The relative liberalisation initiated by President Khatami in 1997 has enabled the Persian Service to interview a wider circle of experts and politicians from all the various groupings and factions and from the secular oppositionists who are still tolerated in Iran. This has further broadened the agenda and enriched BBC analysis. Effort has also been directed at obtaining interviews with industrialists, traders, commercial decision-makers, and with officials and members of the local and national assemblies. The BBC Persian Service also broadcasts English language-teaching programmes and provides the bilingual texts in co-operation with local publishers.

(b)   Audience

  During the Iranian revolutionary period 1978-79 the Iranian media were heavily censored by the Shah's government and this led to long strikes by journalists. The BBC had a unique role and captured a country-wide audience. As soon as the Persian Service's nightly broadcast Jam-e-Jahan Nama started at 19.45 p.m. local time, the streets emptied, gatherings stopped, and in Mosques prayers were interrupted and the Persian Service was put out on loud-speakers as the faithful were anxious to hear the latest developments. It was historically unparalleled. Since the Revolution, and despite the emergence of other competitors like the Voice of America, the Persian Service has maintained its lead.

  Popular perceptions of Britain and the BBC are, however, complicated and in some ways contradictory. The older generation closely identifies the BBC with what it calls the "imperial" policy objectives of the British government, which is widely perceived as having favoured and helped the Islamic revolution and as being close to the clerics. Yet at the same time, the conservative clergy clearly regard London and the BBC as favouring the reformist faction. Conspiracy theories abound, and Britain is regarded as endowed with near-magical powers to manipulate events and situations. The widespread perception—reinforced by constant local media references to the BBC as "London state radio"—is that the BBC is an arm of the British government's sinister and self-serving plots and policies. The younger generation has a more balanced view of the BBC and generally regards it as a source of objective and accurate information, good music and entertainment, as well as a window into a world of greater opportunity.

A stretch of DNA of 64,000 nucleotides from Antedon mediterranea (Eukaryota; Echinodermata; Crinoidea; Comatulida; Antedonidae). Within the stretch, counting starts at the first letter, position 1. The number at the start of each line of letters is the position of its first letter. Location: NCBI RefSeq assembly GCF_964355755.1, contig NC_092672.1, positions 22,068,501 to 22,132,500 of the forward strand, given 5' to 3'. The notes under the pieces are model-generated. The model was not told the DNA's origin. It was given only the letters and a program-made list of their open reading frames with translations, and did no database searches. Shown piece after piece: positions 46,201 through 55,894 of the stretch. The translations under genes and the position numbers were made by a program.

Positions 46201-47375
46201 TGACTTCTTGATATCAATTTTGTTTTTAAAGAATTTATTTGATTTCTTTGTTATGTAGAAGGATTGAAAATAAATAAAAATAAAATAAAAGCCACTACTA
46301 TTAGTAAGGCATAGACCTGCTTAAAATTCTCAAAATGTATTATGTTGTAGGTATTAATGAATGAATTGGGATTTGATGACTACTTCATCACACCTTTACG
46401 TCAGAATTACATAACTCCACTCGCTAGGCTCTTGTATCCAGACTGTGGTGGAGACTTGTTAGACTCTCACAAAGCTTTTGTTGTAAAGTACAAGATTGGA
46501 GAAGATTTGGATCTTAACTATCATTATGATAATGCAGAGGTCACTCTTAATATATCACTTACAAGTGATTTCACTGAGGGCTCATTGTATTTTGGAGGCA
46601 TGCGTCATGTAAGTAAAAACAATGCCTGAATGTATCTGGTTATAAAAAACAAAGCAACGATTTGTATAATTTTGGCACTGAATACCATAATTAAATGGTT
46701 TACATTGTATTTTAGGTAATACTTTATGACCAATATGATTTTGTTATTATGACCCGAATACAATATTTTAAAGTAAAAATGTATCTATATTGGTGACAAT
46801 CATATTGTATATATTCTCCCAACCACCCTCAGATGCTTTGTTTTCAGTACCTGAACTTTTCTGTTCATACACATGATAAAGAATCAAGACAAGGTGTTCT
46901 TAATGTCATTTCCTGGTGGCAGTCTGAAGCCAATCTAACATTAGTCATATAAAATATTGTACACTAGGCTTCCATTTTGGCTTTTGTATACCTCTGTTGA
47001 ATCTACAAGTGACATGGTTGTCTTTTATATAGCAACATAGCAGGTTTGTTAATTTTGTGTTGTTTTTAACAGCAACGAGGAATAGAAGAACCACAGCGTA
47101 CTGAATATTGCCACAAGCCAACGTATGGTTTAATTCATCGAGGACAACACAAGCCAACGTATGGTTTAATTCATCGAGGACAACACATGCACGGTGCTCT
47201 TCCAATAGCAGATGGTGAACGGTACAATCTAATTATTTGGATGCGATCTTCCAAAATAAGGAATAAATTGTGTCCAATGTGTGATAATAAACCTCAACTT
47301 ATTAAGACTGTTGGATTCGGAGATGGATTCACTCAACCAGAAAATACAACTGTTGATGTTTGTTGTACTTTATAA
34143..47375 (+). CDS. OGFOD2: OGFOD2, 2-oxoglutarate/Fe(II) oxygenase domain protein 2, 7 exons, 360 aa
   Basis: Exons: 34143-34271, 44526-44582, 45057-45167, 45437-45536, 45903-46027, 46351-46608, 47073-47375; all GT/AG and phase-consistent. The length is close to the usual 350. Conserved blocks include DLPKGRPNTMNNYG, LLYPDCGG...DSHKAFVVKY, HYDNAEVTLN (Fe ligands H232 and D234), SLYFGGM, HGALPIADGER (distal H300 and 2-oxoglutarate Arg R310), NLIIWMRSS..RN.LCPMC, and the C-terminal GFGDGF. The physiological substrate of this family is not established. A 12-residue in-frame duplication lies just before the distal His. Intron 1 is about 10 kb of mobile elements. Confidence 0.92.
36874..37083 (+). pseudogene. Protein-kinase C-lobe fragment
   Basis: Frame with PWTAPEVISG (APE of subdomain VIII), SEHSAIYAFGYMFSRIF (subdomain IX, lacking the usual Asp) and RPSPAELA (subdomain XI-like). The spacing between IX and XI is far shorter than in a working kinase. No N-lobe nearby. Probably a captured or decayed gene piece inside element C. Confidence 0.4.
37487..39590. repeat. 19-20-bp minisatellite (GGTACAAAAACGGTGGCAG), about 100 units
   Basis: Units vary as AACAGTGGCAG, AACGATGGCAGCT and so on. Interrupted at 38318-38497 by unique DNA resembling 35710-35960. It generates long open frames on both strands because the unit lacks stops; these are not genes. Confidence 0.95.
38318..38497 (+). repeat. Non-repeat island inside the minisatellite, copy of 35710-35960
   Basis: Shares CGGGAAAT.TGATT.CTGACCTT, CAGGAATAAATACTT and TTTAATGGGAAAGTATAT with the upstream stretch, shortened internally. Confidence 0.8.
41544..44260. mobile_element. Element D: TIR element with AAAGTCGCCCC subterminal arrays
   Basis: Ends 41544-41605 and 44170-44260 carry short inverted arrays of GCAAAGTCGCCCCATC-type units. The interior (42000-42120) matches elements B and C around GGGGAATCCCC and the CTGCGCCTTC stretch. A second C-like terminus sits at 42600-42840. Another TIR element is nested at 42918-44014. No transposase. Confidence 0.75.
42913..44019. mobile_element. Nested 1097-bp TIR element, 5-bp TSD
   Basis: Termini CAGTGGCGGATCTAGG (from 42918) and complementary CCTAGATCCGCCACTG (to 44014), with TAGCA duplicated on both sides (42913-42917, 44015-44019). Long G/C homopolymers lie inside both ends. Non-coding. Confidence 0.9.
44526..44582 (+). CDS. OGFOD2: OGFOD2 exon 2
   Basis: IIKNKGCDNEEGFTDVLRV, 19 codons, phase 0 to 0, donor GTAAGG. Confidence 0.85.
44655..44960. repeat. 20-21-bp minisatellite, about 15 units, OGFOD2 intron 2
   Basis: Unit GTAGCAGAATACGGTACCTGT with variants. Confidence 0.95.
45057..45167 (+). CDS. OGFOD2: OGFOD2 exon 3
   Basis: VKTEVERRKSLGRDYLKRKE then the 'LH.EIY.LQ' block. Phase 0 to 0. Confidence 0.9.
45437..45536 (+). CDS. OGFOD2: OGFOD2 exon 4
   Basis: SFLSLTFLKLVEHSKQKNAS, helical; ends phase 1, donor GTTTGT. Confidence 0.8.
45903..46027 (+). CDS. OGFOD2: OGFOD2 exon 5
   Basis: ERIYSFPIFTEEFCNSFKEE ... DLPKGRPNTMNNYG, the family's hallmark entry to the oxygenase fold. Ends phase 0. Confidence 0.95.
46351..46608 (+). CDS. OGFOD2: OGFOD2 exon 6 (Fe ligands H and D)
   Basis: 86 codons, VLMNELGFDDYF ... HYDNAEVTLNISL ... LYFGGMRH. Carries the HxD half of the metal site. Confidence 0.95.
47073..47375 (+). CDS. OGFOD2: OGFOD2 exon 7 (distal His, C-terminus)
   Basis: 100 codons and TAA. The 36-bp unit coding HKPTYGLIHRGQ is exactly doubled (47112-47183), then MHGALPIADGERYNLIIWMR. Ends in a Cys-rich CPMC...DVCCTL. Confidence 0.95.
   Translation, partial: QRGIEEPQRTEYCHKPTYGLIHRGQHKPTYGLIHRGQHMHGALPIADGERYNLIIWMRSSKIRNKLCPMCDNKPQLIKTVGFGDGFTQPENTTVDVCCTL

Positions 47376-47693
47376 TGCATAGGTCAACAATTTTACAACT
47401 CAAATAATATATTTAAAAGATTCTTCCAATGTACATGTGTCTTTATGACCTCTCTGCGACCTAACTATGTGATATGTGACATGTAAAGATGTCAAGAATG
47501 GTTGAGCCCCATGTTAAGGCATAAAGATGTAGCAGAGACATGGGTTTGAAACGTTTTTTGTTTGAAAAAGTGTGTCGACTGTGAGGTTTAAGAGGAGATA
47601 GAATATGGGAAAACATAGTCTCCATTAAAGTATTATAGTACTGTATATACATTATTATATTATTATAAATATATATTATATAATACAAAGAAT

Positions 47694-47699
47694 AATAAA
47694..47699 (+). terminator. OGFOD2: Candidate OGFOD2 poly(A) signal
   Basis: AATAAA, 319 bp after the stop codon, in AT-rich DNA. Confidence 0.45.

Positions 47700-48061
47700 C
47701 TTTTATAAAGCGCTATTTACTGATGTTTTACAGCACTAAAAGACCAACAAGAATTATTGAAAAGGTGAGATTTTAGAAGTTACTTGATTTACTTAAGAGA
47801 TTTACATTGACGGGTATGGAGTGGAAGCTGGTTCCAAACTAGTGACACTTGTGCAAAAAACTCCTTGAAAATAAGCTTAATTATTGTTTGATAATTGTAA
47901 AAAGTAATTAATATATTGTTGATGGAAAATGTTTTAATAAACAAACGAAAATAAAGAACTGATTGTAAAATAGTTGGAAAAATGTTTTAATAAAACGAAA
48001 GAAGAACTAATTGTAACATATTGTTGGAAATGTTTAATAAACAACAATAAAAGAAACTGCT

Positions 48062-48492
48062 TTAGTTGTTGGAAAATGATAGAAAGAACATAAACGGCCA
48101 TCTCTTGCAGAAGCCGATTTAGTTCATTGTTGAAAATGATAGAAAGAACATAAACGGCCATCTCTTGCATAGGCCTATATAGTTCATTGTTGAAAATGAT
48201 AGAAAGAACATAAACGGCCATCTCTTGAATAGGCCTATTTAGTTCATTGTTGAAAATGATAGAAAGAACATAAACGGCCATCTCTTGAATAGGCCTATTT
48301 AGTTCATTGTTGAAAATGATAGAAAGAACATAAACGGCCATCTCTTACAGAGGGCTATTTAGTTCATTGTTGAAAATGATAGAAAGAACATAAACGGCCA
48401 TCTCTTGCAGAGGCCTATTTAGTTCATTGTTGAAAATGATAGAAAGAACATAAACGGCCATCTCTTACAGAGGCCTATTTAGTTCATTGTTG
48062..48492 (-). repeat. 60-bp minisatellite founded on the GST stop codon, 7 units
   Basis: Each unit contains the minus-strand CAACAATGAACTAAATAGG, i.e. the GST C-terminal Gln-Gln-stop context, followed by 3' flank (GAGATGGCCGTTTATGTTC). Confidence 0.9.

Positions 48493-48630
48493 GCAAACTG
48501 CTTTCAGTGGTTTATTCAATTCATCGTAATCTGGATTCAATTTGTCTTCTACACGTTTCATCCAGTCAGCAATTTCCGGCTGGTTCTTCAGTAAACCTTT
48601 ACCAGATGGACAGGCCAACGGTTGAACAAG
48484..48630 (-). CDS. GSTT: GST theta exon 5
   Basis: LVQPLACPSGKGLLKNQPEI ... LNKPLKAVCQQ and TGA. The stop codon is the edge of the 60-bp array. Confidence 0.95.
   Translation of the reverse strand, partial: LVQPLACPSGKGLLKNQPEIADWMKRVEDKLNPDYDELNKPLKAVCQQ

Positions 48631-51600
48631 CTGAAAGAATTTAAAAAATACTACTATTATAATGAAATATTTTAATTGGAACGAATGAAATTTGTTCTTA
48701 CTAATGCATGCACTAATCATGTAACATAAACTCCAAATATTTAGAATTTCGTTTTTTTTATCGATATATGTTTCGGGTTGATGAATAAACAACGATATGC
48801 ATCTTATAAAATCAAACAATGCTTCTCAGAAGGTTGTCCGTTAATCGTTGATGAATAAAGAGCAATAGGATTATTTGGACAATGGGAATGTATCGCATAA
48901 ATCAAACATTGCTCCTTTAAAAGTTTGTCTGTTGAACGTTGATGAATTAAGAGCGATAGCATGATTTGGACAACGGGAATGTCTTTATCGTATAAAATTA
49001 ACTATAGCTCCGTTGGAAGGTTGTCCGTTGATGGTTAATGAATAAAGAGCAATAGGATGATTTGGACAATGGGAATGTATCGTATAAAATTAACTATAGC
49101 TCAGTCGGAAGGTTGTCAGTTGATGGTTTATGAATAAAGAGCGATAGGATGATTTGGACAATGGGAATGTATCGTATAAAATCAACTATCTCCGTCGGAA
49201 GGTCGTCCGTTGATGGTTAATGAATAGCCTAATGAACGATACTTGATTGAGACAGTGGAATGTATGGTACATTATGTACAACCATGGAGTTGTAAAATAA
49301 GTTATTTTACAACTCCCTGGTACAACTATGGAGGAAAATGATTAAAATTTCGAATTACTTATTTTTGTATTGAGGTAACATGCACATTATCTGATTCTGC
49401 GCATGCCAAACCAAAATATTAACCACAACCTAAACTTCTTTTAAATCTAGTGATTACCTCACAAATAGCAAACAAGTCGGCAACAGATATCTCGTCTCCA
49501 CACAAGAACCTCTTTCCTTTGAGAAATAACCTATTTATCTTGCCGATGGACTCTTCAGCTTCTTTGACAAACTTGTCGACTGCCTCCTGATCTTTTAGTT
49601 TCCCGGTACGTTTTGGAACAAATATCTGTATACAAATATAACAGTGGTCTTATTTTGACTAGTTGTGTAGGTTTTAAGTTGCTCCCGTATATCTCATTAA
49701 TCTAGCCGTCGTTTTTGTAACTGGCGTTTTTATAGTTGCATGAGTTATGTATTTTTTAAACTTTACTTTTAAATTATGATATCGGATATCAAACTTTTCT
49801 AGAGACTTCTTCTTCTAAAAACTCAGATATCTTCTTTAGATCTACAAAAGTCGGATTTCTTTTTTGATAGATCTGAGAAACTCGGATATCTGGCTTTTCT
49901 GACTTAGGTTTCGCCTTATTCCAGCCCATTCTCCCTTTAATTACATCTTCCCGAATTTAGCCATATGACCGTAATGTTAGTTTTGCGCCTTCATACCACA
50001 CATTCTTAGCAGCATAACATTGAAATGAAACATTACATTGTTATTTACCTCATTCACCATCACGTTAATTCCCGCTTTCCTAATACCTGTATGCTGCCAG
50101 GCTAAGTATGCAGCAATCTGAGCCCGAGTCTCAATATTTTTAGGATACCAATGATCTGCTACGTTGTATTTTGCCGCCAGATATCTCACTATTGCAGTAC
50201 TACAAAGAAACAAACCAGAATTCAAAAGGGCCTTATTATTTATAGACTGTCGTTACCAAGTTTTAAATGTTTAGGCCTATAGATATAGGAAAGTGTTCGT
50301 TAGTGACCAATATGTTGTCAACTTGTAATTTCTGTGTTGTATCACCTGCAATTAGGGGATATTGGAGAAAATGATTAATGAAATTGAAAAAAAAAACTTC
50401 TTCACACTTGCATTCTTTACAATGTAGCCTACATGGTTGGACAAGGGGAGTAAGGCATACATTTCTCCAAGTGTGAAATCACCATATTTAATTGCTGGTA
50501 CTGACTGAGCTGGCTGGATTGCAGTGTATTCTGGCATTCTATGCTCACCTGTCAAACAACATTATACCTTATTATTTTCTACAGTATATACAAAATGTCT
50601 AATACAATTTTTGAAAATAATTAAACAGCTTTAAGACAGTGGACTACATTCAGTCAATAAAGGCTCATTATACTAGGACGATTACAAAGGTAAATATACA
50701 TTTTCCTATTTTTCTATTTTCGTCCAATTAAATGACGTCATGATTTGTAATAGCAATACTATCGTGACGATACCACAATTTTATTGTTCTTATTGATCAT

Despite these contradictory perceptions, the reality is that the BBC is taken very seriously and is the reference point for a broad segment of the Iranian population. Ayatollah Khomeini regularly listened to the Persian Service as do the present Leader, Ayatollah Khamenei, President Khatami and other leading personalities, decision-makers, MPs, women, young people, workers and farmers.

  For more than 25 years now, the BBC has been unable to carry out detailed research about its audience in Iran. However, figures from consumer research agencies in 1994 indicated that at least 13 per cent of the population were listening at least once a week to the BBC. Other research in 1999 showed that among Iranians travelling abroad (mostly businessmen and middle class people) the figure was 40 per cent. Earlier this year, a newspaper edited by President Khatami's brother reported that at least 16 per cent of the population listened to the BBC. This was at a time when freedom of the printed press caused newspaper circulation in Iran to shoot up to three million. It has since come down to two million following the closure of the most vocal in June this year. This makes it likely that foreign radio stations, including the BBC, will have increased their audiences in recent months. And one can only guess at the audience for a recent broadcast on the BBC, an exclusive interview and a concert given in Canada by the well-known Iranian pop icon, Googoosh, who reappeared after 21 years of silence. Anecdotal evidence suggests that virtually all Iranians, at home and abroad, heard it. Those abroad turned in unprecedented numbers to the BBC Persian Service Online site which scored more page impressions in August than the combined totals for BBC Radios two, three, four and five!

(c)   Delivery